Megan Thee Stallion said on Instagram Live on Sunday that her record label 1501 Certified Entertainment was preventing her from releasing new music.
The Big Ole Freak rapper, 25, said that the terms of her contract were not clear to her when she signed with 1501 and when she asked to renegotiate her contract she was barred from releasing new music.
Megan Thee Stallion, whose real name is Megan Pete, has now filed a lawsuit against 1501, LLC and its CEO Carl Crawford seeking the termination of her contract and a temporary restraining order had been granted by a district judge in Harris County, Texas, to allow her to release new music, according to court documents obtained by E! News.
The restraining order, which will expire on March 16 at 11:59 p.m., also reportedly prevents 1501 from threatening Megan Thee Stallion on social media.
The Freak Nasty rapper also accused the defendants of breach of contract, common law fraud, fraudulent inducement, fraud by non-disclosure, tortious interference with prospective business relations, violation of the Deceptive Trade Practices Consumer Protection Act, negligent misrepresentation, breach of fiduciary duty and negligence.
Megan Thee Stallion is also seeking a temporary and permanent injunction and a declaration that her contract is “unconscionable, unenforceable and/or void.”
The Realer rapper and her lawyers detail that the contract gives 1501 and Crawford 50 per cent of her publishing, 30 per cent of her touring income, 30 per cent of merchandising, control of all merchandising rights and a cut of her “passive income” (from sponsorships and endorsement deals).
Megan Thee Stallion has accused the defendants of taking the “extraordinary step” of instructing the distributor of her records, 300 Entertainment, to not “release or distribute any of her new music.”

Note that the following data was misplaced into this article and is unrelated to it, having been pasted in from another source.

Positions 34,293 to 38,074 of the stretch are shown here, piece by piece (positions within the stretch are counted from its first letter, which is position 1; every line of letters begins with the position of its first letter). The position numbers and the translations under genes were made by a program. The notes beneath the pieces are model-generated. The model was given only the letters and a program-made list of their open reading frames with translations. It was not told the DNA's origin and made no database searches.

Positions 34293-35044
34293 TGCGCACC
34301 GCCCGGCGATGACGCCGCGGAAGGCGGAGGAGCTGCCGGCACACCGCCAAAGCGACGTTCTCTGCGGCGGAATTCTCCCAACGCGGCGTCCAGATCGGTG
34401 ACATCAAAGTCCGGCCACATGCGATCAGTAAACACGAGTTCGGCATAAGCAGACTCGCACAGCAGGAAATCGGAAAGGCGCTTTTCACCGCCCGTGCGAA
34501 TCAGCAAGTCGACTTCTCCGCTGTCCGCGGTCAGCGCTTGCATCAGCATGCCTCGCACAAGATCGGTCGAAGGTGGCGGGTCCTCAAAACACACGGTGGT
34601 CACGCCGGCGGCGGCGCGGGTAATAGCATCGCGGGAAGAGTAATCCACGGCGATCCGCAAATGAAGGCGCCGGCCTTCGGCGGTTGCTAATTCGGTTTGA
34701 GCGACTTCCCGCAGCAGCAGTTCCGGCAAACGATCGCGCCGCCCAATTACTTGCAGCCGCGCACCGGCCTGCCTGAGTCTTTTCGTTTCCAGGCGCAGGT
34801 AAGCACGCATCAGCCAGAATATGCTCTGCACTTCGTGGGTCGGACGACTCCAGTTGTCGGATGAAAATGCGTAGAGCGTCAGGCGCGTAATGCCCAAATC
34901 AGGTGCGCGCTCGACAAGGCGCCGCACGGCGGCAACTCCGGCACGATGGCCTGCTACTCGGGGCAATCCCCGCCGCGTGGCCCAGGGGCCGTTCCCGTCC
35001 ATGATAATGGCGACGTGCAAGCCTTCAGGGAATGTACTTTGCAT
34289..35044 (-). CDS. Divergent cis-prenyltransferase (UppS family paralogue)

The Tina Montana rapper is seeking monetary damages in excess of $1 million and for her contract to be declared null or terminated.
Megan Thee Stallion’s contract dictates that 1501 is entitled to 60 per cent of her recording income and the remaining 40 per cent is reportedly allocated to the rapper. The suit also claims that she must use her portion of revenue to pay featured artists, mixers, remixers and sound engineers.
The Hot Girl Summer rapper and her lawyers claim that she only signed to 1501 due to a series of “misrepresentations and omissions” after 1501 made “false representations” about the company before signing her, including an alleged claim that a well-known music executive in Houston was a label “partner” when they were actually a third-party consultant.
The lawsuit also claimed that 1501 “failed to take basic, necessary steps” such as having her copyrights and trademarks registered.
Megan Thee Stallion claims that 1501 has only ever paid her $15,000 and cited multiple “direct and veiled threats” from Crawford agent J. Prince.
“Defendants and their agent J. Prince, who is notorious in the music industry for bullying and strong-armed tactics, publicly expressed displeasure on social media when Pete associated Roc Nation (Jay-Z’s founded company) as her manager,” the documents read. “From that point onward, Pete was attacked, and threatened on social media, on information and belief, by Prince, 1501, or those acting on their behalf.”
She cited a recently surfaced mugshot of herself from an arrest when she was 19 and said it was “clearly leaked by someone in the 1501 camp” and “designed to harm me and my career.”
The Cash S–t rapper also alleged that the defendants control her live performances and touring rights with the contract giving 1501 exclusive rights to use her name, likeness and photos “in the exercise” of her live performances and touring. She said they allegedly “have no obligation to obtain any approvals” from her for these activities.
“Although required to do nothing in this regard, Defendants unconscionably take 30 per cent of all touring monies (which is more than double than what a real touring promoter like Live Nation would take), while all advances under the Contract (i.e., for income streams other than live performance and touring activities) may be recoupable against Pete’s share as the Contract does not say that advances from activities other than live performance and touring activities are uncrossed from Pete’s royalties for live performances and touring activities,” the court documents read.
The rapper’s lawyer released a statement after the judge granted the temporary restraining order on Tuesday.
A hearing for the request for temporary injunction is scheduled for March 13.
510 and the other defendants have not released a statement in regards to the lawsuit and temporary restraining order as of this writing.